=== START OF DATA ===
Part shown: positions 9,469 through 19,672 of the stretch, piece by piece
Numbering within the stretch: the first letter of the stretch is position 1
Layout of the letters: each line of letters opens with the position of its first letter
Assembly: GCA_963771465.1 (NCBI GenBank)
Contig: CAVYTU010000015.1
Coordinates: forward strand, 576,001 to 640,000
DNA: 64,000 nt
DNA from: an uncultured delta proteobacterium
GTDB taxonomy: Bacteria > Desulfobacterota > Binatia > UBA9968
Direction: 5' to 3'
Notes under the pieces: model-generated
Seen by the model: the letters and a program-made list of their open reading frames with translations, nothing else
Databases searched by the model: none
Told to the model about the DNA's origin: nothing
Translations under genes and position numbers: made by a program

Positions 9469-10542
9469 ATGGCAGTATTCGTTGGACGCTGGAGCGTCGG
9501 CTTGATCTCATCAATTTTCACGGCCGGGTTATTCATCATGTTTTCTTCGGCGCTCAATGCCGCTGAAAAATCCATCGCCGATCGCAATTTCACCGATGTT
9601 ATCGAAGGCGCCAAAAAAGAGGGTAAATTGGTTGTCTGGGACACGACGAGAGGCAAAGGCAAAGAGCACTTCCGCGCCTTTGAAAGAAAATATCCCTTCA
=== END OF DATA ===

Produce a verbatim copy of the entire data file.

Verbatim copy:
Part shown: positions 9,469 through 19,672 of the stretch, piece by piece
Numbering within the stretch: the first letter of the stretch is position 1
Layout of the letters: each line of letters opens with the position of its first letter
Assembly: GCA_963771465.1 (NCBI GenBank)
Contig: CAVYTU010000015.1
Coordinates: forward strand, 576,001 to 640,000
DNA: 64,000 nt
DNA from: an uncultured delta proteobacterium
GTDB taxonomy: Bacteria > Desulfobacterota > Binatia > UBA9968
Direction: 5' to 3'
Notes under the pieces: model-generated
Seen by the model: the letters and a program-made list of their open reading frames with translations, nothing else
Databases searched by the model: none
Told to the model about the DNA's origin: nothing
Translations under genes and position numbers: made by a program

Positions 9469-10542
9469 ATGGCAGTATTCGTTGGACGCTGGAGCGTCGG
9501 CTTGATCTCATCAATTTTCACGGCCGGGTTATTCATCATGTTTTCTTCGGCGCTCAATGCCGCTGAAAAATCCATCGCCGATCGCAATTTCACCGATGTT
9601 ATCGAAGGCGCCAAAAAAGAGGGTAAATTGGTTGTCTGGGACACGACGAGAGGCAAAGGCAAAGAGCACTTCCGCGCCTTTGAAAGAAAATATCCCTTCA